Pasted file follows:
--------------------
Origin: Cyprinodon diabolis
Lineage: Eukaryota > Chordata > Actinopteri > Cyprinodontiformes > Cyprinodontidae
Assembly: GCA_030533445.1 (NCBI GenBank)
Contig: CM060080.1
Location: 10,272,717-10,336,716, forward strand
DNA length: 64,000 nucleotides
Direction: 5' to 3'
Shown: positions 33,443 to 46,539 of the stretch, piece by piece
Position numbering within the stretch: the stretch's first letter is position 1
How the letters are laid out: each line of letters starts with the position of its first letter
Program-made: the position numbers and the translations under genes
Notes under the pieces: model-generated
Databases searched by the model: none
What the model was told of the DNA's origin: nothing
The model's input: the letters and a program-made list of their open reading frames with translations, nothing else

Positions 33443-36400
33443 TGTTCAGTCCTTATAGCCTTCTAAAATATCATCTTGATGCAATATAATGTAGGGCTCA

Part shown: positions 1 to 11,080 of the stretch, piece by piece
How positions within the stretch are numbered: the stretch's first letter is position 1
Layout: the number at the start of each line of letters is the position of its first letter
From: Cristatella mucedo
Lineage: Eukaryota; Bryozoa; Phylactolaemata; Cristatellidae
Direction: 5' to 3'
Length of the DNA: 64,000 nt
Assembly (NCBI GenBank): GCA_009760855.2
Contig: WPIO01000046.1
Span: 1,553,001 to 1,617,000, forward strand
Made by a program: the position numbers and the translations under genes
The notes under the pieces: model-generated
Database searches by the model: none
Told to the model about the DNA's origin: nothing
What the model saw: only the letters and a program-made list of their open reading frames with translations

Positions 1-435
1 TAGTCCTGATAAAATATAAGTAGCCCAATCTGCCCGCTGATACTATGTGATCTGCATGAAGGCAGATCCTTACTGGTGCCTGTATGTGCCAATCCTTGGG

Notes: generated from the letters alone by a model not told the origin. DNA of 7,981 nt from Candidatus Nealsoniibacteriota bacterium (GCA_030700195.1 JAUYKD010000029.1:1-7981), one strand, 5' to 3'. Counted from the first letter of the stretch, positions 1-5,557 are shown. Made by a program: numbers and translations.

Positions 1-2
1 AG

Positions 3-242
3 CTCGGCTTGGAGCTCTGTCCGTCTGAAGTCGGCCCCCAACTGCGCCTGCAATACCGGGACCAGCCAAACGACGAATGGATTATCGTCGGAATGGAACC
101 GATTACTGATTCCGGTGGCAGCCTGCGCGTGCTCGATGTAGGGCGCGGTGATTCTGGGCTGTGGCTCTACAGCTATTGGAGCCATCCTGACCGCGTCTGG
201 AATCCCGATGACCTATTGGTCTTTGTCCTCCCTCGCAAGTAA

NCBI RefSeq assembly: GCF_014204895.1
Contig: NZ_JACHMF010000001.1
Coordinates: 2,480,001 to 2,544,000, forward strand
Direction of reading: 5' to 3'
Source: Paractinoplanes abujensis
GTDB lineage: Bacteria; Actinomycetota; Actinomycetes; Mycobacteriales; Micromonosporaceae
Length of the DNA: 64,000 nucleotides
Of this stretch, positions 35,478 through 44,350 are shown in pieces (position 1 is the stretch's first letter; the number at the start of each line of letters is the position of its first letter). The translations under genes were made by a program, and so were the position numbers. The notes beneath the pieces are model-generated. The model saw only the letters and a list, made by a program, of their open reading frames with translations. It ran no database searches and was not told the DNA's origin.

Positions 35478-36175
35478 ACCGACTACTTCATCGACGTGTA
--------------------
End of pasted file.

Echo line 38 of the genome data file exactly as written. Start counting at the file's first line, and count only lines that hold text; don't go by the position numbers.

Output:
Positions 3-242